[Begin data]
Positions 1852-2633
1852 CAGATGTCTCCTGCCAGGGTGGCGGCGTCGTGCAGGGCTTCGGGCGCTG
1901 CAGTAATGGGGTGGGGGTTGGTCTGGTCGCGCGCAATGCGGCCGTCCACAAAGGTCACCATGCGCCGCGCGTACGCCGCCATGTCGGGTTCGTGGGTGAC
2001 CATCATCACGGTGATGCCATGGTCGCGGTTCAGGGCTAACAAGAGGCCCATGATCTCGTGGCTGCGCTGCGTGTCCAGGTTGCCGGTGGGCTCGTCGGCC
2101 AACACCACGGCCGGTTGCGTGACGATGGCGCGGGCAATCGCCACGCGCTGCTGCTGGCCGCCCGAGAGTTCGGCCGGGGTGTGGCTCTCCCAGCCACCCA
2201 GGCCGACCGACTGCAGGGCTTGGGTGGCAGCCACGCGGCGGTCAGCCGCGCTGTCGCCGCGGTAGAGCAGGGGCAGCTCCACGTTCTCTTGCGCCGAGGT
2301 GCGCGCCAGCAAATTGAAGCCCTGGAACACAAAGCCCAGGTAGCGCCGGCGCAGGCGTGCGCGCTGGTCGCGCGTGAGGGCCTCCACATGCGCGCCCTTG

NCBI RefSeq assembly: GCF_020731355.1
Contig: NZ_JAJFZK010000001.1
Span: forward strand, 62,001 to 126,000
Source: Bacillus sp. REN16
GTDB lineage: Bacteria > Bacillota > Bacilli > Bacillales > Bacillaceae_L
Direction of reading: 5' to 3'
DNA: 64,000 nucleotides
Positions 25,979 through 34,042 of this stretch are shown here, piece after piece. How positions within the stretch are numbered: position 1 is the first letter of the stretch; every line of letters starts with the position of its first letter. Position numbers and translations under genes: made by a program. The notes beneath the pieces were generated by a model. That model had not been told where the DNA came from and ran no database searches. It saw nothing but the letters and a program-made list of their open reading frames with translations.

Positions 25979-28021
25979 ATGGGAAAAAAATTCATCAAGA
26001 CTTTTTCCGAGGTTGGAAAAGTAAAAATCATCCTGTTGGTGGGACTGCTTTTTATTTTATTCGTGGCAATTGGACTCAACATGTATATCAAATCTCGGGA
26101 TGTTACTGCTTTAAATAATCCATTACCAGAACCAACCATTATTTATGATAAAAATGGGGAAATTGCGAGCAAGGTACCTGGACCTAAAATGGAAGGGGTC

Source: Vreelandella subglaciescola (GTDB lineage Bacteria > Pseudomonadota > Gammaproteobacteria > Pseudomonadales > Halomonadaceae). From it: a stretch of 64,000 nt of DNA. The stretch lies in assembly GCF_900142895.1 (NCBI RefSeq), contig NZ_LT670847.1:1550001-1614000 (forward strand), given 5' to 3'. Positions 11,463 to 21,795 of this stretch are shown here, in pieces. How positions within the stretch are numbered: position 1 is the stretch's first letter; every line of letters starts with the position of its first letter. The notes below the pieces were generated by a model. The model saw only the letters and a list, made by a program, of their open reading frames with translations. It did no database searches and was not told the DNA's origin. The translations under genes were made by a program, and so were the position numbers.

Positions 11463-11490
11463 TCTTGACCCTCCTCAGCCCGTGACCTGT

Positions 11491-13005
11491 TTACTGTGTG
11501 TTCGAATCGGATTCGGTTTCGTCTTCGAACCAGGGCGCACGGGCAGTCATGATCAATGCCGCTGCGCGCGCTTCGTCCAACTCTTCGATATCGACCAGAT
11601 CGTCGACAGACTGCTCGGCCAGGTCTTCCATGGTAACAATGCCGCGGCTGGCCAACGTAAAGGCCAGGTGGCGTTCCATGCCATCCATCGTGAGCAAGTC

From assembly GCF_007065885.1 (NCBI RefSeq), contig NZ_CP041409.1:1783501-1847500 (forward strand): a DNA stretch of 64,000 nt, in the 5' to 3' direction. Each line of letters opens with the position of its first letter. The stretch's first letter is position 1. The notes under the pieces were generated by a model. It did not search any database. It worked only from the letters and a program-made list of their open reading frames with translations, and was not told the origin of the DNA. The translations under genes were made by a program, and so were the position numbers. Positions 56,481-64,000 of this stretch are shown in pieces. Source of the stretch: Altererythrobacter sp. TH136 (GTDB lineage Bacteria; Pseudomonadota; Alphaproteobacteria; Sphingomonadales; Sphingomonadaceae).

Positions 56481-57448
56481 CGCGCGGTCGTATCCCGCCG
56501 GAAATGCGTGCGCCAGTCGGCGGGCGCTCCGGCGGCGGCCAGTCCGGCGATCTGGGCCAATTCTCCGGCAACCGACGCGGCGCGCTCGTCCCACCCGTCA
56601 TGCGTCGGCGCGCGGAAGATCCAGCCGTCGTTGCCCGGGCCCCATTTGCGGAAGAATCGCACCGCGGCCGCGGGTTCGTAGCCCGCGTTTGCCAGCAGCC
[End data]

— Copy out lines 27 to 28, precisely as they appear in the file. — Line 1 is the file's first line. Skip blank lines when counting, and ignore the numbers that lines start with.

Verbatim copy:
From assembly GCF_007065885.1 (NCBI RefSeq), contig NZ_CP041409.1:1783501-1847500 (forward strand): a DNA stretch of 64,000 nt, in the 5' to 3' direction. Each line of letters opens with the position of its first letter. The stretch's first letter is position 1. The notes under the pieces were generated by a model. It did not search any database. It worked only from the letters and a program-made list of their open reading frames with translations, and was not told the origin of the DNA. The translations under genes were made by a program, and so were the position numbers. Positions 56,481-64,000 of this stretch are shown in pieces. Source of the stretch: Altererythrobacter sp. TH136 (GTDB lineage Bacteria; Pseudomonadota; Alphaproteobacteria; Sphingomonadales; Sphingomonadaceae).

Positions 56481-57448